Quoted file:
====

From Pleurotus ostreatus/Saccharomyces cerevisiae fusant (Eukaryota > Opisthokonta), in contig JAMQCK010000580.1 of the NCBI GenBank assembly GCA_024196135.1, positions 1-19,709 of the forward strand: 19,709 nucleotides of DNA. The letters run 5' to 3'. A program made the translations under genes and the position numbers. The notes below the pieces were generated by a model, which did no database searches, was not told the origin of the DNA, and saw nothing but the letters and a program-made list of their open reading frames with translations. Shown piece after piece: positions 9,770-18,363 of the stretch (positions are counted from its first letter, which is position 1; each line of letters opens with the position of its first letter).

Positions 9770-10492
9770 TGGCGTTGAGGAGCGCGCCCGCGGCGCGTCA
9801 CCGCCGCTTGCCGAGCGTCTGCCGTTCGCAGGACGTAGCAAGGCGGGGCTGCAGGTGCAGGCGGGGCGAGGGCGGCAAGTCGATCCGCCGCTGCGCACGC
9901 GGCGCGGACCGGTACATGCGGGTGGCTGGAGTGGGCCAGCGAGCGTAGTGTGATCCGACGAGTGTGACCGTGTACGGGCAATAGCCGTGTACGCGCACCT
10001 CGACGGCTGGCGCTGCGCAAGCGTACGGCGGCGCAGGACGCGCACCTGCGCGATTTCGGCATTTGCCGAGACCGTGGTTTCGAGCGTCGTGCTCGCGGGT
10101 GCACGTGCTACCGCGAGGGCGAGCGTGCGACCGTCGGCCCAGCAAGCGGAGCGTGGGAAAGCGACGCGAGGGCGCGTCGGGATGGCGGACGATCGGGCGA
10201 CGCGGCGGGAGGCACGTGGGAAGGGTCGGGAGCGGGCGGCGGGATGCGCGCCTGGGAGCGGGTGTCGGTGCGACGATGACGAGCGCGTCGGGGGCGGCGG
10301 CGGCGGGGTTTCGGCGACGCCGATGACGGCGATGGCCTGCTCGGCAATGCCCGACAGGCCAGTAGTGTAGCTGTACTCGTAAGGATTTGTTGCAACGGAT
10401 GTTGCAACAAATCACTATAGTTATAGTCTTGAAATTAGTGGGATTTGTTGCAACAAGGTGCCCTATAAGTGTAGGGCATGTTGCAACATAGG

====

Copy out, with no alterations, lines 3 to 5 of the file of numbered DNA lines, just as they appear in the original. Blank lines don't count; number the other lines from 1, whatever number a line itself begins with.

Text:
9770 TGGCGTTGAGGAGCGCGCCCGCGGCGCGTCA
9801 CCGCCGCTTGCCGAGCGTCTGCCGTTCGCAGGACGTAGCAAGGCGGGGCTGCAGGTGCAGGCGGGGCGAGGGCGGCAAGTCGATCCGCCGCTGCGCACGC
9901 GGCGCGGACCGGTACATGCGGGTGGCTGGAGTGGGCCAGCGAGCGTAGTGTGATCCGACGAGTGTGACCGTGTACGGGCAATAGCCGTGTACGCGCACCT